Understanding customer concerns is a top priority at Toyota. We look at everything from call center transcript logs, survey responses, technician notes, field reports, emails, and even social media.

AR: Q4. What are currently the most prominent use cases of Predictive Analytics at Toyota? Based on what metrics do you assess the performance of your Predictive Analytics models?

confusion-matrixOur Team works on models for several Business Groups at Toyota. The most prominent are the ones around Product Quality, Customer Experience, and Customer Loyalty.

It all depends on the intent of the model. For the majority of what we do, we generally leverage confusion matrices or ROC curves. In some cases we have done customized scoring of models based on ROI.

AR: Q5. What have been the top challenges in applying Predictive Analytics on Social data?

BK: One of the big lessons learned in being successful in applying Predictive Analytics on Social data has been gaining a good understanding for the golden rule that not all Social Data is equal. What I mean is that there are many factors to consider if you want to have a highly accurate and highly domain specific classification model for Social Data.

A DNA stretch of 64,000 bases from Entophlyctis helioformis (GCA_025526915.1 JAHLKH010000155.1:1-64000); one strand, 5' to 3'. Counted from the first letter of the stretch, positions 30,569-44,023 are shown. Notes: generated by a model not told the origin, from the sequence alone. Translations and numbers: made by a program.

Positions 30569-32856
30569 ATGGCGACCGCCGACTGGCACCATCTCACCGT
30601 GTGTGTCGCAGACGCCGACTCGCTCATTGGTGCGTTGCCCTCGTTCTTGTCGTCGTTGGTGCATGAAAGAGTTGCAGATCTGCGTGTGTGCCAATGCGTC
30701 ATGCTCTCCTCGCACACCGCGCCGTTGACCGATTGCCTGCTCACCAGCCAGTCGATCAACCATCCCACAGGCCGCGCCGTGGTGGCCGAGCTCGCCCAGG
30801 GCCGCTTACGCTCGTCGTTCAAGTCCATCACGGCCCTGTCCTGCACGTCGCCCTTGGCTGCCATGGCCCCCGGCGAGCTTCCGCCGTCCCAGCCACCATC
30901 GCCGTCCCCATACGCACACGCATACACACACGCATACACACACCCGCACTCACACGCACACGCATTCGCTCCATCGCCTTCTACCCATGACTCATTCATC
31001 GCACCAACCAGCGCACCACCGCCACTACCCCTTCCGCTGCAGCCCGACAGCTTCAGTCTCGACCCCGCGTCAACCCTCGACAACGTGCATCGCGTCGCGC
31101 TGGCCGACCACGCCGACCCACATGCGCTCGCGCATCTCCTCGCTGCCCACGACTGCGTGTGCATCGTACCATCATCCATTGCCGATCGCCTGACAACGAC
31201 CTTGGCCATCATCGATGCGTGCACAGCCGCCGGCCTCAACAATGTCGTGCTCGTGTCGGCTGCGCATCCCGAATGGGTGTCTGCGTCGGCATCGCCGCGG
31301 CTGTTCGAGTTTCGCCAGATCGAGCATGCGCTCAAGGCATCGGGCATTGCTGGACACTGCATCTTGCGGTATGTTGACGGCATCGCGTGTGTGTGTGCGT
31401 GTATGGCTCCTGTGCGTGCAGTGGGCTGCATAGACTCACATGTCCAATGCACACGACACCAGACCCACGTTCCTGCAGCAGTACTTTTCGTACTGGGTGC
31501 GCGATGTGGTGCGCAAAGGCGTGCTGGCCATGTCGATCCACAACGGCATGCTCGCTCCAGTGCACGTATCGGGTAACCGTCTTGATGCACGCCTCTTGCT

For instance, when you are looking to classify Social data, you need to ask yourself, “What is the source of this record?” Specifically, where did it come from? Is it a tweet in the middle of the twitterverse, or is it a post on a Brand page? Is it a response to a previous post? Perhaps it is a review on a review site asking a pointed question such as “what do you think of this movie”?”

Context is king. Context, and more importantly, the understanding of how you can evaluate the context of the conversation and leverage it to help you get significantly more accurate results in your predictive models.

AR: Q6. How have these challenges changed in the past 5 years?

BK: I feel that the mentality 5 years ago was all about classifying Social data into buckets of Positive, Negative, and Neutral. Yet, if you in a Call Center, monitoring hundreds of thousands of social interactions a day, even if you accurately classified 80% of the documents, you are still stuck with the problem of understanding why particular posts have been classified as negative and more importantly, sentiment-analyticswhich ones to prioritize and take action on.

Over the last two years, Toyota has moved away from leveraging basic sentiment measurement and has moved toward leveraging machine learning to classify automotive, domain specific customer concerns as a way to proactively prioritize putting the Toyota Customer First.

Technology has played a big part in this. The faster processing times and greater number of Open Source tools being made available has allowed Toyota to bring kaizen (continuous improvement) to our Data Science practice.

Second part of the interview

anmol-rajpurohitAnmol Rajpurohit is a software development intern at Salesforce. He is a former MDP Fellow and a graduate mentor for IoT-SURF at UCI-Calit2. He has presented his research work at various conferences including IEEE Big Data 2013. He is currently a graduate student (MS, Computer Science) at UC, Irvine.